Hawes Trail Etiquitte

Have Fun & Be Safe

Photo Cred: Josh Weinberg

Trail Etiquitte

Leave No Trace Behind


Ride on Marked Trails only

Erosion sucks to fix

Who Yields to who?

  1. Bikers Yield To Hikers and Horses
  2. Hikers Yield To Horses
  3. Horses Yield to Nobody

Stay in Control

Keep Bike, Dog, and Kids in Control and stay alert of other trail users.


Bring Extra Water (Air and Tubes)

Hawes Trails are in the Arizona Desert.
Water is scarce and cactus and sharp rocks pop tires.

Don't Complain - Come Join us!

If you want something changed on the trails, kindly come to our next trail maintenance, trail build, or community meeting to talk about your ideas. 

Animals you'll Encounter

Please Be Respectful and Give Them Space
Rattle Snakes & Gila Monsters are Poisonous! No Touchy! Please go around or turn around.

After a normal Arizona rain storm the trails are sticky and fast for up to 24-48 hours. You have plenty of time to enjoy perfect dirt, but just make sure the trails are mostly clear of water, and avoid any riding through the random puddled sections.

Riding on Wet Trails

As local Arizona natives we do not see rain that often. When we do see rain, it unleashes the best desert smells along with the best dirt for Mountain Biking. HOWEVER, riding after or during a heavy rain storm can seriously damage trails and be dangerous for the users. First of all, when the trails are super muddy you will cause some serious damage and erosion. Think about your tire tracks you will leave behind to corrupt the system. We want you to have fun, but please be respectful and think long term.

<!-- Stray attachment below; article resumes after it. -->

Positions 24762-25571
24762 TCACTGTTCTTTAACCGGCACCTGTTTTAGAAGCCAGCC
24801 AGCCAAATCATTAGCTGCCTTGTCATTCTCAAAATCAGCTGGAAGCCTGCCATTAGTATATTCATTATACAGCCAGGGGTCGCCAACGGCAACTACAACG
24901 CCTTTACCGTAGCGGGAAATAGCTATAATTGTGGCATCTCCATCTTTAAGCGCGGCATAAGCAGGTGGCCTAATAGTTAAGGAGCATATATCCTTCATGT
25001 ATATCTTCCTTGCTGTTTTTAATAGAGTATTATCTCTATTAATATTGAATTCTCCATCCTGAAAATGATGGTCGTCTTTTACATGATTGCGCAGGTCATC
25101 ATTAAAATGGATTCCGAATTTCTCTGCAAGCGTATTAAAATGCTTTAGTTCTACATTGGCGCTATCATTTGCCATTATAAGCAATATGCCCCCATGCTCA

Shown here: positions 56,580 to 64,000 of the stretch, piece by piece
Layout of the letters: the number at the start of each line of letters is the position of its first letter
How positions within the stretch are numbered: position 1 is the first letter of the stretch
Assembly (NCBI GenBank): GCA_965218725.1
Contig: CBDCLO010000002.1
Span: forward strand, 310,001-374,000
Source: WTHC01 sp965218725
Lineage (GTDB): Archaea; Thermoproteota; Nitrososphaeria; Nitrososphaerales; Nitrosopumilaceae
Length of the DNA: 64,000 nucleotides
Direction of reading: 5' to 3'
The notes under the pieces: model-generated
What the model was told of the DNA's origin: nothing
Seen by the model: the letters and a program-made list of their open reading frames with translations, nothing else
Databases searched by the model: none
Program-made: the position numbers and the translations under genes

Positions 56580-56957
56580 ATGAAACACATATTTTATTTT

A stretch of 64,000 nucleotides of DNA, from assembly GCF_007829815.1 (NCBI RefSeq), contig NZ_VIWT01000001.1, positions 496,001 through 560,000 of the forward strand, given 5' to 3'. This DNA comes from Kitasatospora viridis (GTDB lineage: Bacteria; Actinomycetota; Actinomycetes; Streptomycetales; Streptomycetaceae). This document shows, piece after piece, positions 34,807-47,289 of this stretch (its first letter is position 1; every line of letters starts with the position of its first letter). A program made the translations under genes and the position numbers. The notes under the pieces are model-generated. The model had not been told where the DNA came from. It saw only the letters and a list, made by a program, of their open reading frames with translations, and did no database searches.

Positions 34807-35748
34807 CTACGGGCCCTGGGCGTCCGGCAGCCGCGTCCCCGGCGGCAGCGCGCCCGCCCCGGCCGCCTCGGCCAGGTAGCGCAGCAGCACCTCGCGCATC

Please remember to not go through the Washes when they are full of water.  We don’t see this often. We don’t know how deep it is, or how fast it moves. Common sense says if the trail is not visible please do not cross. That is dangerous. As seen here, this is a wash doing its job after a big rain. Just remember all the washes are normally bone dry. 

Stop it

Illegal Traill Building

If you see anyone secretly building trails, please tell them to stop and to submit their trail ideas to the Hawes Trail Alliance.

Our goal is to make a sustainable trail system. Ultimately, in order to have a sustainable trail system we need: Maps that make sense, Trails that are legal, and an organization that can make things happen. The Hawes Trail Alliance is here to help and we want to keep this area open for public use. We are all volunteers, we all love the Hawes System and we want to see it grow correctly.

Together working with Tonto National Forest Service to establish designated trail heads and a system that works we can keep this awesome spot land open for recreational use.

Ready to Hit the Trails?

Check out the Guidelines and Maps

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